Producers should begin to take forage inventory

With the fall and winter months approaching, it is a good time for producers to begin taking forage inventory.

Early fall is an ideal time to take inventory of available forage. (Jenny Schlecht / Agweek)

With the fall and winter months approaching, producers should begin to take an overall forage inventory for their livestock.

"Hopefully people are taking their inventory now so they can buy more forage or get rid of livestock ahead of time. If we are doing inventory now and purchasing forage now, prices will be a lot lower than if you wait. This year is a little more important because we know that folks are likely going to be short on forage following less than ideal conditions last year which caused some producers to use some of their inventory up,” said Miranda Meehan, North Dakota State University Extension livestock environmental stewardship specialist.

The harsh frost the region received in the spring has resulted in an overall lower production of forage and delayed the growth in pastures and grass as well. In addition, the drought that was present in the western and central part of the state took its toll on forage production also.

“We have gotten reports of high nitrates in some areas due to the drought and a lower production percentage too,” Meehan said.

When taking inventory, it is important to think about certain factors, such as your potential feeding needs, environmental factors, species and the stage of production.


It is also important to remember forage can be a variety of sources, not just hay.

“Make sure to not only limit yourself to just hay, make sure you are looking at all of your forage resources, such as silage or even cover crops,” Meehan said.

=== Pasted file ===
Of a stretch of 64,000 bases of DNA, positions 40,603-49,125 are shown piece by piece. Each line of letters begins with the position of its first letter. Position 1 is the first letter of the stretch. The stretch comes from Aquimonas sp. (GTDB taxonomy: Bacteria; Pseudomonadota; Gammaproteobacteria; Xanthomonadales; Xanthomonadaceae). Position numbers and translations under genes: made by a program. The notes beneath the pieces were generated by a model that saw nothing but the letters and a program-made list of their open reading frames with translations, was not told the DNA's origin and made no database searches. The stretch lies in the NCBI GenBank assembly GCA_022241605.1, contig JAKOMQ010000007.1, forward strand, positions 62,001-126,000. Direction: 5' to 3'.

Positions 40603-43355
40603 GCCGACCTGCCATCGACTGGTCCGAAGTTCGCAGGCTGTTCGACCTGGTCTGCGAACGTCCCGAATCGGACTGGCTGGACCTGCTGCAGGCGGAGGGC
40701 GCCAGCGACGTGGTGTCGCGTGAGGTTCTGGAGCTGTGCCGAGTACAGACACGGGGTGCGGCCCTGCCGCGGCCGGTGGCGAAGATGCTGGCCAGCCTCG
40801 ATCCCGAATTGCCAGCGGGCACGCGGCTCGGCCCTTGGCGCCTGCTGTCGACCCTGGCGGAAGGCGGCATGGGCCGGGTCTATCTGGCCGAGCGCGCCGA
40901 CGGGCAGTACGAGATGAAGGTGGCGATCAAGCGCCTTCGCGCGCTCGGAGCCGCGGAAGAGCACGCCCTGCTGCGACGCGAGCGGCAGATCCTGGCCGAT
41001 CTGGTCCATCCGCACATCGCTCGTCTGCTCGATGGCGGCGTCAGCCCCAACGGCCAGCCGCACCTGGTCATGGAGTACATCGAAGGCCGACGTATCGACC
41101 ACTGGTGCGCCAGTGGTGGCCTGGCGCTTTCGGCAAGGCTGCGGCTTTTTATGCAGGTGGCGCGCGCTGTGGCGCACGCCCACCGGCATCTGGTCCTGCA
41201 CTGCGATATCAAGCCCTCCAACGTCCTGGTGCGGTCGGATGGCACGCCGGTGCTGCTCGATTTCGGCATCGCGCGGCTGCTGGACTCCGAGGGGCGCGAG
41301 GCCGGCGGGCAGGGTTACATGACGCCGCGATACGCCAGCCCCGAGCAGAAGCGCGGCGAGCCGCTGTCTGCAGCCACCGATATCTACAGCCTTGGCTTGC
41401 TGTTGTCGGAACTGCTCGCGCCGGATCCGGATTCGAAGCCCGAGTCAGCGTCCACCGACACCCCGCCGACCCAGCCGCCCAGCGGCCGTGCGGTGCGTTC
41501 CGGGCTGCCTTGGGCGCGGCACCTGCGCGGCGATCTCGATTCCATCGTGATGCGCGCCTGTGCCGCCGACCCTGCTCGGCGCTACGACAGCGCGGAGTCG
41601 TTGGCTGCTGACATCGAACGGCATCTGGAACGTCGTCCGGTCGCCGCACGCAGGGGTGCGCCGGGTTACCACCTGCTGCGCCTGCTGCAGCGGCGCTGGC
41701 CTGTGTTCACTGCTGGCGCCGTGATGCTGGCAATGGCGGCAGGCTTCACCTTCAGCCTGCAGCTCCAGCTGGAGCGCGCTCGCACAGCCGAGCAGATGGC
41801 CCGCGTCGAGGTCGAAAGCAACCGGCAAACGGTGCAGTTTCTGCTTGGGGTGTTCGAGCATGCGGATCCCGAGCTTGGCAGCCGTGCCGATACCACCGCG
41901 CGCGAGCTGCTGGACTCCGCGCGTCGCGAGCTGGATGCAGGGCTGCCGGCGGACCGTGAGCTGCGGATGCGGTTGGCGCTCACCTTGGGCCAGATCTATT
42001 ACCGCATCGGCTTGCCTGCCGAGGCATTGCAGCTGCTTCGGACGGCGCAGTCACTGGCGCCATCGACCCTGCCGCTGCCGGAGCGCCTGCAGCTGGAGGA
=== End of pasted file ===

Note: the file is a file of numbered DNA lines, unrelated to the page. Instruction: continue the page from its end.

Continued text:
By utilizing cover crops, this gives producers a chance to extend their grazing period and reduce the amount of stored forage they might need or use in the upcoming months.

When accessing forage, quality is important. Meehan recommends sending your forage out for testing to see if the forage meets your livestock’s nutritional needs. This will also allow you to make adjustments, such as supplementing protein if needed to meet those requirements.

Another important factor to consider is how you distribute the forage itself. By distributing your forage a curtain way, producers could lower their wasted forage drastically.

“If we look at how that forage is fed, we can possibly reduce how much is lost and we can stretch how far that inventory will go. For comparison, a bunk of total mixed ration will have about a 5% loss, whereas ground feeding could have a loss up to 45%,” Meehan said.

Emily grew up on a small grains and goat farm in southern Ohio. After graduating from The Ohio State University, she moved to Fargo, North Dakota to pursue a career in ag journalism with Agweek. She enjoys reporting on livestock and local agricultural businesses.
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